• Last modified 2579 days ago (July 26, 2012)


One Woman’s View

Be a smart voter

Contributing writer

This being an election year, I cannot resist offering some advice about voting. I will not tell you who to vote for; the good Lord gave you a brain to figure that out for yourself. I do want to make some suggestions you might think about before you get to a voting booth.

First, choose a candidate who does his own thinking. I believe our legislature is the poorer for the departure of Bob Brookens.

Although he and I are in opposite political parties, and his opinions are sometimes more conservative than mine, I respect him greatly.

He considered the welfare of his constituents and voted for what he believed was in their best interests.

Nobody could tell him how to vote. Even the knowledge that his party would make every effort to defeat him in the next primary never brought him “in line.” I hope we find another independent thinker to replace him.

Second, do not be a one-issue voter.

I know some people will disagree on this point. I am ardently pro-life. However, to the dismay of some of my pro-life friends, I have often voted for candidates who were not.

Although I care deeply for unborn babies, I also care about people after they are born. It is often impossible to find candidates who do both.

Most of us do have issues that are so important to us that we are tempted to focus on one tree and ignore the forest. However, I do not think that is the way to elect the best people.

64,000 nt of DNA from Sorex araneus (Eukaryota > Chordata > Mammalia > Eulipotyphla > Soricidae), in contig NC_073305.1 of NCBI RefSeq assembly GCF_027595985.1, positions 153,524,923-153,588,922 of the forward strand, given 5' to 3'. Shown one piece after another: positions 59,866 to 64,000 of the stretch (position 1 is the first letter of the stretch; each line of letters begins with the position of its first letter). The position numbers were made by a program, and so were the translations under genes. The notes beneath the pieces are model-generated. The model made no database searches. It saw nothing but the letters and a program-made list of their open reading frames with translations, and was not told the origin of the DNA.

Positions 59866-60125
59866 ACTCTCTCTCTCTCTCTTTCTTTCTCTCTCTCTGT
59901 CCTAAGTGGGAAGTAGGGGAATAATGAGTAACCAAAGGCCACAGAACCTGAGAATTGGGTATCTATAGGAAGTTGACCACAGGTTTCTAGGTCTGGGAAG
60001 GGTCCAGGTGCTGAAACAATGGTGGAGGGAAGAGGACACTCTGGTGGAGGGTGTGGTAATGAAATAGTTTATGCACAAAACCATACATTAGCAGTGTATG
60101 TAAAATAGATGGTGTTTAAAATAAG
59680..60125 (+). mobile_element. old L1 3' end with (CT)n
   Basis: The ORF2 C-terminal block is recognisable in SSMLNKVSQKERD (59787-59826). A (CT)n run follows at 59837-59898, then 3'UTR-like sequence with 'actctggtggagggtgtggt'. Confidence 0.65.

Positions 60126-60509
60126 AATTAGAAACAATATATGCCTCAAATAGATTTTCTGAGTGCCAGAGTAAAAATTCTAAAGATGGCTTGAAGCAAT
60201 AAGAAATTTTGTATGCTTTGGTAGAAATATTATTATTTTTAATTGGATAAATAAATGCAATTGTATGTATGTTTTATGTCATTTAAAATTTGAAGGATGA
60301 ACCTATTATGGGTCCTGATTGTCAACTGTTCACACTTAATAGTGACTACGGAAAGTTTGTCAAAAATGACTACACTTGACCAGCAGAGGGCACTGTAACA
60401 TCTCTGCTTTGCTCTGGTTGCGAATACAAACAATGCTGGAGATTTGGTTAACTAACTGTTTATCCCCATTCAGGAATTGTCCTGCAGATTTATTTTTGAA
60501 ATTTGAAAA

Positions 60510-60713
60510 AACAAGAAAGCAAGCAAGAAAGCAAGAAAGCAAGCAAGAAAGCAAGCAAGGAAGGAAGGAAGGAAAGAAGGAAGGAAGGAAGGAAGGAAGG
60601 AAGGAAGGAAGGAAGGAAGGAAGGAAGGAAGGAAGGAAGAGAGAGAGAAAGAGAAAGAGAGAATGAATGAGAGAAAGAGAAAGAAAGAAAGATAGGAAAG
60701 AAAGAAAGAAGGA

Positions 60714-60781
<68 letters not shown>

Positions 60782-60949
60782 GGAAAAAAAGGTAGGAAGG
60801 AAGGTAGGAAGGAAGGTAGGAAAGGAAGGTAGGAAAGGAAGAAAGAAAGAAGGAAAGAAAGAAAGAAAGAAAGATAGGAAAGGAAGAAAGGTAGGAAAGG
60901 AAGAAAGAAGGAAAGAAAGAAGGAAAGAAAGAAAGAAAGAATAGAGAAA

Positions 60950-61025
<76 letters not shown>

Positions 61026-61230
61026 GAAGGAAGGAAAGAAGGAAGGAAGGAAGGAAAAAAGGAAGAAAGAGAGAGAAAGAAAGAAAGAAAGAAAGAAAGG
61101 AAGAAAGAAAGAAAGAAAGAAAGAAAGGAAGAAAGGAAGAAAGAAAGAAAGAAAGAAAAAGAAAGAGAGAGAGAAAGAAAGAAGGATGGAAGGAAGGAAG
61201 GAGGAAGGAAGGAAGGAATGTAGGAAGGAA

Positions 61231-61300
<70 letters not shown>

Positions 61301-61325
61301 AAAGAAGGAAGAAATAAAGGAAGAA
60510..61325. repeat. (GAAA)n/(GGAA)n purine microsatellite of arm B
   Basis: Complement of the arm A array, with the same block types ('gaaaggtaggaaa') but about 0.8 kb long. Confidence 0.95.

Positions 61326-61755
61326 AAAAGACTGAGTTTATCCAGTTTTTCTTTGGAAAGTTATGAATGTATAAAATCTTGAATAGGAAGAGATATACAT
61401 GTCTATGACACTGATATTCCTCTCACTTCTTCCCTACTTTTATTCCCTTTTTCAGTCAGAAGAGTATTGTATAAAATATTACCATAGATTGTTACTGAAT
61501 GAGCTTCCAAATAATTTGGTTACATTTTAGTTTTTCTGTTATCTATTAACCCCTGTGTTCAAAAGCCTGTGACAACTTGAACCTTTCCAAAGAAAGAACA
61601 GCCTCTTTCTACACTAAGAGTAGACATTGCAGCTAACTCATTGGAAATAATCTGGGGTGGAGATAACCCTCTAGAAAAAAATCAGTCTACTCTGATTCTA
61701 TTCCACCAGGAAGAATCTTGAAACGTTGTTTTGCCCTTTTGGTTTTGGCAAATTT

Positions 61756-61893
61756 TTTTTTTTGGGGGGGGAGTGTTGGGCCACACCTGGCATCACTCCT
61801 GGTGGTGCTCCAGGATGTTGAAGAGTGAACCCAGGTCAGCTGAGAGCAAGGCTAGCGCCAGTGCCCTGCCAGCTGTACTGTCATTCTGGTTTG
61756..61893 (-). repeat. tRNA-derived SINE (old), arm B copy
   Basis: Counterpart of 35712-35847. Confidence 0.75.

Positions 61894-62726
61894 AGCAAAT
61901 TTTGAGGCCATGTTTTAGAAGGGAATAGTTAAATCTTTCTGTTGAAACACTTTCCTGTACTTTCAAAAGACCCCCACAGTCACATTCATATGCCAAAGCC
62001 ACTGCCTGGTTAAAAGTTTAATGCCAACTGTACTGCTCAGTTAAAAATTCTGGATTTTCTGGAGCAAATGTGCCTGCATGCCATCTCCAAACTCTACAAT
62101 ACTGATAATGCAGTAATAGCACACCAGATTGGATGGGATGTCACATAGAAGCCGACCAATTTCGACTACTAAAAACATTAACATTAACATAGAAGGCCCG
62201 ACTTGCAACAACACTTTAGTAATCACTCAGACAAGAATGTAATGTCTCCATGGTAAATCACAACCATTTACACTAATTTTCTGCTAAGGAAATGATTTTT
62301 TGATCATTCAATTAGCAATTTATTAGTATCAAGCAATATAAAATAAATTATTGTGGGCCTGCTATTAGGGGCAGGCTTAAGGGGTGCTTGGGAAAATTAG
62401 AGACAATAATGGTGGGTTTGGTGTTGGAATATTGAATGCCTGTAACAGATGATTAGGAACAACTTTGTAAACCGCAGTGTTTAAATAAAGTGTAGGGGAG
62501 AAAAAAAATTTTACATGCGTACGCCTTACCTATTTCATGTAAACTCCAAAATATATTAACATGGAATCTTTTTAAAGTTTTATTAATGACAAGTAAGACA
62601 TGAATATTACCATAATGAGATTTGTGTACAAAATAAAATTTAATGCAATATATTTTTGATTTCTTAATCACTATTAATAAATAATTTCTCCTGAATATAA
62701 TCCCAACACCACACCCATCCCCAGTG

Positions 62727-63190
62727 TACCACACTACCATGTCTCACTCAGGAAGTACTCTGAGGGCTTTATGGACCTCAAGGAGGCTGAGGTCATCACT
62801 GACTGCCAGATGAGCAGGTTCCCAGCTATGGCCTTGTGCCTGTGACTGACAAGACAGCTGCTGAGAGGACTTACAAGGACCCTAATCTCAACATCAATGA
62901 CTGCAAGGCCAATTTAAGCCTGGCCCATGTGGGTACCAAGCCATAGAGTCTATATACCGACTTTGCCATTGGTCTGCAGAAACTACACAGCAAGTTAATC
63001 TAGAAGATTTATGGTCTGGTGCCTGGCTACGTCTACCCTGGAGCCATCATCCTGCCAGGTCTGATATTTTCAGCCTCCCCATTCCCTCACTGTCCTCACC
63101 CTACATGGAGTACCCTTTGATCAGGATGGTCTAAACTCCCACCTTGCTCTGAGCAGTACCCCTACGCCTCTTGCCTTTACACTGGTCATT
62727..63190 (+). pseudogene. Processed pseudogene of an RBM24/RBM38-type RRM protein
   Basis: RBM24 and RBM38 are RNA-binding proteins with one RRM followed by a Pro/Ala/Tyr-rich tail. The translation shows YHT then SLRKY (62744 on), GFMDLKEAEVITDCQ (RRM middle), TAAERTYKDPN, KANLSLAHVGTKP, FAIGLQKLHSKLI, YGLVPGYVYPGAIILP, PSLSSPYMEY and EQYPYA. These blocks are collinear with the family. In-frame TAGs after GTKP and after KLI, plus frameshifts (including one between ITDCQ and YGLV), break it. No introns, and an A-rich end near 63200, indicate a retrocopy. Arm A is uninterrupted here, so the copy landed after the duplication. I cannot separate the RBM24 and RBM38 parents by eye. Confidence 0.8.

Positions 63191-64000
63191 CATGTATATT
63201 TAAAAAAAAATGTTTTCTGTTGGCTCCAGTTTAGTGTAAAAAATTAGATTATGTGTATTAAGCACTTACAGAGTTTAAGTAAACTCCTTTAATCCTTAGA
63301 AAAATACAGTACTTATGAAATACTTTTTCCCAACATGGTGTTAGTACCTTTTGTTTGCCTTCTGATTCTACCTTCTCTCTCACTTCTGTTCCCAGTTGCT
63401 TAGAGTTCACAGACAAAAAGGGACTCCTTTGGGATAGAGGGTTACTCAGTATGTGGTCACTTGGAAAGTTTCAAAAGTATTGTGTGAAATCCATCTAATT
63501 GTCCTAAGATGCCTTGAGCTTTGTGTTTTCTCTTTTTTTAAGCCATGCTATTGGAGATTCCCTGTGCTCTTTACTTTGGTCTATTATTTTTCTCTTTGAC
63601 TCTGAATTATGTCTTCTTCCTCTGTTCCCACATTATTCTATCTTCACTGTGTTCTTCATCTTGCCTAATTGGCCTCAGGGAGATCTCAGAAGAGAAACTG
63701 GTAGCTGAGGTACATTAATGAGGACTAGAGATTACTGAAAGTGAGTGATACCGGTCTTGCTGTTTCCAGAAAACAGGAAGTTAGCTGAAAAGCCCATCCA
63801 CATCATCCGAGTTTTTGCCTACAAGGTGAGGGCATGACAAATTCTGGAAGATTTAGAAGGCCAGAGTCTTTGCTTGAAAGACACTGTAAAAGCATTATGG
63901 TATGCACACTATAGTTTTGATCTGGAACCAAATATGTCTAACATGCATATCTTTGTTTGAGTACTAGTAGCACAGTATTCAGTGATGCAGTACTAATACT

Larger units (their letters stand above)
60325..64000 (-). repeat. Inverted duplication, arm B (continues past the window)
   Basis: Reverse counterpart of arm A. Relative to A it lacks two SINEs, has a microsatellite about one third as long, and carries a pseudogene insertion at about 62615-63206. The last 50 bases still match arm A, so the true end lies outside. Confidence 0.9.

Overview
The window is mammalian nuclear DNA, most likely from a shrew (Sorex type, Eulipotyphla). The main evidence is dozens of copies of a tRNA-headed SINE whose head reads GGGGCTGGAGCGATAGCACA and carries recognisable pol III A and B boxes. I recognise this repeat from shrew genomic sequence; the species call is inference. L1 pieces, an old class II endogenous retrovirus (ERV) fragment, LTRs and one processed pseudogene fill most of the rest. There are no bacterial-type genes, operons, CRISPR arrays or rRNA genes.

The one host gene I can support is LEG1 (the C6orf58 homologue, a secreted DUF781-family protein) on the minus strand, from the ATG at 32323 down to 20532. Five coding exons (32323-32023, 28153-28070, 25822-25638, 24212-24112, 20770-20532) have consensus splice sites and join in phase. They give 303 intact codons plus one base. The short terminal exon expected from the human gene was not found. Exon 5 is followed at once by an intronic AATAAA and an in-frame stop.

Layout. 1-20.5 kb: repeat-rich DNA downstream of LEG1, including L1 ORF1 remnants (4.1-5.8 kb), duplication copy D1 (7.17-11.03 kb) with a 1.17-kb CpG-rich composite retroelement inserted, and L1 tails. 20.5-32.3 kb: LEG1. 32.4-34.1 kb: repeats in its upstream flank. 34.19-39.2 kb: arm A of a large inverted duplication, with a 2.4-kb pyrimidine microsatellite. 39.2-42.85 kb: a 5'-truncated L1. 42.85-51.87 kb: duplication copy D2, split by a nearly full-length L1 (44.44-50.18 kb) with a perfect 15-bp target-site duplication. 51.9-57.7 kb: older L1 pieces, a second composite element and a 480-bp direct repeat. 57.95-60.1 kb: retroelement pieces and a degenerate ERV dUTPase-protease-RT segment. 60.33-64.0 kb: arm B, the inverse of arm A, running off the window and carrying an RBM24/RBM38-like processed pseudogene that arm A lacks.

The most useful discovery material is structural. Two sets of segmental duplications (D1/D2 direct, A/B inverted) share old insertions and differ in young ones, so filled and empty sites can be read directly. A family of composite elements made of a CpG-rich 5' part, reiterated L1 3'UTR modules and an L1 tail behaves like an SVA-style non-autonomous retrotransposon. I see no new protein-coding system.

In the 1992 election, I did vote pro-life straight down the ticket, and I do not think I accomplished anything good by doing so.

Third, I believe that while it may be wise to be guided somewhat by party in voting for officials on a national level, when it comes to local offices, we can usually know the people and what kind of job they are doing or can do.

The two major parties do have differing philosophies, although perhaps not as much as they used to.

You know which philosophy appeals to you, but you need to be alert for anomalies that justify splitting your ticket.

I can remember an occasion many years ago when a demagogue from Wichita switched his party registration because he knew he could not defeat the incumbent in the primary. Although he ran on the Democratic ticket, he was no more a Democrat than Attila the Hun. I voted for the Republican incumbent.

For offices in the courthouse, we can usually know the candidates well enough to judge their character, regardless of party.

Whether you agree or disagree with my conclusions, make sure you are registered to vote and go to the polls for next month’s primary and November’s general election.

Do not forget that you need a photo ID to register or to vote if you are already registered.

I know it is a cliché, but if you fail to go to the polls and vote, you forfeit your right to complain about our government.

Last modified July 26, 2012